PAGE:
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My books can be purchased as e-books for only $1.99. If interested, just click here: Books.
Match Play is a golf/suspense novel. Dust of Autumn is a bloody one set in upstate New York. Prairie View is set in South Dakota, with a final scene atop Rattlesnake Butte. Life in the Arbor is a children's book about Rollie Rabbit and his friends (on about a fourth grade level). The Black Widow involves an elaborate extortion scheme. Doggy-Dog World is my memoir. And ES3 is a description of my method for examining English sentence structure.
In case anyone is interested in any of my past posts, an archive list can be found at the bottom of this page.
My newest novel, Happy Valley, can be found here.

Saturday, November 7

Windows 10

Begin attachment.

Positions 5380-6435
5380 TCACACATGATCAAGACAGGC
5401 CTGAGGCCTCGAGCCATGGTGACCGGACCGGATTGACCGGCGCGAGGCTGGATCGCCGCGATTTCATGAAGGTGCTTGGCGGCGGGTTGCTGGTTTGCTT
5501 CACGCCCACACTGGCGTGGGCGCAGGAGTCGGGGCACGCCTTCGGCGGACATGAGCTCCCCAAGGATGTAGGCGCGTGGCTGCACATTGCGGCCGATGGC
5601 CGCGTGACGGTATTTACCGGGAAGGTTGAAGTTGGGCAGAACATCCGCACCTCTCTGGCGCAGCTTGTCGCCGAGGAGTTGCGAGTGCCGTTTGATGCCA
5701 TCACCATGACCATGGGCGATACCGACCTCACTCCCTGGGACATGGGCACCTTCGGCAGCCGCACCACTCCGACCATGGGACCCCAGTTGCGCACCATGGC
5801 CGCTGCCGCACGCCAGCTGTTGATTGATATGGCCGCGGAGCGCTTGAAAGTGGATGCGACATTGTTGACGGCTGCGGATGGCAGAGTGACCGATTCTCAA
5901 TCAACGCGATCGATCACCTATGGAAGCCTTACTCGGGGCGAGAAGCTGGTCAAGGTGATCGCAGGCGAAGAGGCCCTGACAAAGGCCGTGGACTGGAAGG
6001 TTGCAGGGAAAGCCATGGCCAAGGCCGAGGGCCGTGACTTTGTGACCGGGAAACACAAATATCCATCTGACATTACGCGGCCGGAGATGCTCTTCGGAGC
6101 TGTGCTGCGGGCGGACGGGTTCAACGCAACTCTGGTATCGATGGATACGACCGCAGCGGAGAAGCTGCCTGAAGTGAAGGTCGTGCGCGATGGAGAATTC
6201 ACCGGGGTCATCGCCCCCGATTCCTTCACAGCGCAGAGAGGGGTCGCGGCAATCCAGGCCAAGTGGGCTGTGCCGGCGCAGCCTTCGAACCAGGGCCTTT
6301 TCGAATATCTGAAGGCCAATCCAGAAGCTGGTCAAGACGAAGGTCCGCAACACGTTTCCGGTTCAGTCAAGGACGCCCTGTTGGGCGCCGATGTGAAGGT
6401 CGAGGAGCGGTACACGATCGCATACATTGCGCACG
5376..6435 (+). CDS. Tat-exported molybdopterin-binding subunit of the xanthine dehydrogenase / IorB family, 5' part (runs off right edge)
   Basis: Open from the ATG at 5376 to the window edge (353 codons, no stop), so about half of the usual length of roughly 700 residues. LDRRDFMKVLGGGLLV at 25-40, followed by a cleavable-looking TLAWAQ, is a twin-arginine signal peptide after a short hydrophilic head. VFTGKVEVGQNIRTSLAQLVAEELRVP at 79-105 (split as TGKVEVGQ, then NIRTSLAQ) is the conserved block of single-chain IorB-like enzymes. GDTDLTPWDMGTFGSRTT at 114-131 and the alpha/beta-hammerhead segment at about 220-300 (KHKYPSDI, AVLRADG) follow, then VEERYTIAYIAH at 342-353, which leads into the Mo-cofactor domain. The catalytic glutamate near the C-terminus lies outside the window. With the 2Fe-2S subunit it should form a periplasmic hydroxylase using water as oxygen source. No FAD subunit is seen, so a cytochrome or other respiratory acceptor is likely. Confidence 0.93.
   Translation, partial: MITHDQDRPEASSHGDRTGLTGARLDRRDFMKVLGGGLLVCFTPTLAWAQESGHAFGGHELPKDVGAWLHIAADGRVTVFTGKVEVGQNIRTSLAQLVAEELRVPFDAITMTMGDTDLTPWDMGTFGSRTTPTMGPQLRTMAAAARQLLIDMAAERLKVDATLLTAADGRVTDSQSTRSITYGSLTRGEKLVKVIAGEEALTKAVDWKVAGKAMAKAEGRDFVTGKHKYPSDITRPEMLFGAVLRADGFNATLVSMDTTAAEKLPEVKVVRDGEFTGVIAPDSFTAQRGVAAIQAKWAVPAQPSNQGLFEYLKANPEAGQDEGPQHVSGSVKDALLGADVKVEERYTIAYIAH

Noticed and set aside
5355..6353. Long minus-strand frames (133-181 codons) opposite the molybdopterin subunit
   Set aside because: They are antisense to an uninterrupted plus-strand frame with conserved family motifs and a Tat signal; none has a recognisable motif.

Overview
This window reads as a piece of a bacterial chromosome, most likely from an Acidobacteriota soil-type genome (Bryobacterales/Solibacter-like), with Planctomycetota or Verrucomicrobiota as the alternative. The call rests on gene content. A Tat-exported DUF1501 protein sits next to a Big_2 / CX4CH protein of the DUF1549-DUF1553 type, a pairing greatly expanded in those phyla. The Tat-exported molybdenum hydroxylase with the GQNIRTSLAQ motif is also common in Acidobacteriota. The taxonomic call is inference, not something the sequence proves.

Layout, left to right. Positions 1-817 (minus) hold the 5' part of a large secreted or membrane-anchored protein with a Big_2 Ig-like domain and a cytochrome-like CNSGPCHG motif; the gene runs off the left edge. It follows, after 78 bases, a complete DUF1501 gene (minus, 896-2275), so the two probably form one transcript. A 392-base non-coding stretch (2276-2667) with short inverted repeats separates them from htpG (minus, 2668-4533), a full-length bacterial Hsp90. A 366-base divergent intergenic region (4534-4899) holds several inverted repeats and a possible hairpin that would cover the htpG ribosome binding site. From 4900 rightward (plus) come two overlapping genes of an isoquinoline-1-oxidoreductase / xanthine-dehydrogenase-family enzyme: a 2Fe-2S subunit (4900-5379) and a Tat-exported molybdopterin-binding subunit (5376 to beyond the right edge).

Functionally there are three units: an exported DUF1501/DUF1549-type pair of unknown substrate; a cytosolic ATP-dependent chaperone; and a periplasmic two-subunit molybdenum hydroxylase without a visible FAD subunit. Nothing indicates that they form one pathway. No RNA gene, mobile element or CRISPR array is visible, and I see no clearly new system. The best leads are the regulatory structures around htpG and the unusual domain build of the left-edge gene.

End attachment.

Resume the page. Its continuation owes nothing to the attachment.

Yesterday, I checked a message I’d gotten from my computer, Lenovo, telling me I could, should, download the latest version of Windows. Yes, Windows 10. So I clicked on the message, which took me to the Internet, where I clicked on the free download. Free, it said. Is anything on the Internet free? It downloaded and downloaded and I sat here clicking on all the little boxes about accepting terms and clicking “next” and “finish” and every other box they threw at me. See, I just referred to them as “they.” Who the hell are “they?” Are there really people out there, up there, who give a good damn about me and my computer concerns? Is someone keeping track of all my stuff on The Cloud? And what exactly is “The Cloud?” I don’t know and I don’t know anyone else who knows? I envision someone who looks a lot like Frank Morgan, the Great Oz, smiling down at me from his place on The Cloud, with that odd combination in his smile of friendliness and evil. The world has gotten too technically complex for a man as simple as I. After it (They) finally finished loading Windows 10, I was asked how satisfied I was with the new look. I checked the box for 4 out of 5. Always good to tell these people that you like what they do but still leave room for improvement. Don’t want to bow too low or scrape too loudly. I sat and admired my new Windows look. Ah, but then I got a box telling me I had twenty outdated drivers. I don’t know what a driver is or what it does, but outdated sounds bad and I trust the Great Oz. Or is it that I’m afraid of what he might do to me if I don’t trust him? I checked the box to say I wanted to upgrade my twenty drivers. I was taken to the Internet upgrade site where I found that I could upgrade for only $29.95. Fearful that bad things would happen to me and my Lenovo if I didn’t have new drivers, I agreed. The download would begin as soon as I called an 800 number to get my verification code. I called and was connected to a young man named Russell who spoke very rapidly in an Indian accent just heavy enough that I couldn’t quite understand what he was saying. An Indian, named Russell? How odd, I thought. Russell wanted my permission to take over my computer so he could expedite the process. I agreed and then watched him speed my cursor here, there, and everywhere, clicking, clicking, clicking. Finally, he was done, but then he wanted to explain about all the potential viruses and Internet dangers that lurked just outside my computer doors, and all the firewalls he could put up for me . . . for a very minimal annual fee. I said no, I didn’t think I needed any more walls against fire or flood or vicious hackers out to get my identity. We parted amicably, and I then began the process of finishing the driver downloads, a process that seemed to take forever. After nearly ten hours, I got a box that said it was all done and that I could now enjoy my new Windows 10 look. It looks good. And I remember not too many years ago when I bought an AT&T word processor, little more than a typewriter that allowed me to type documents without having to use white-out to repair typing errors. Then I progressed to a tiny Mac with only 40mgs of storage, with funny floppy discs for another 40mgs additional storage. Then a Zip drive that had discs with 100 mgs of space. Now, tiny little thumb drives that seem able to hold the entire Library of Congress in their tiny little thumbs. And every few years a new computer when the old one had crashed too many times, each new monitor a little bigger, each computer a little faster, each with more and more space to store documents and photos and music and movies, each with more and more need to connect to the Internet, each more and more complicated for simple folk like me. Now I’m wondering when I’ll have to do this all again when Windows 11 comes out.

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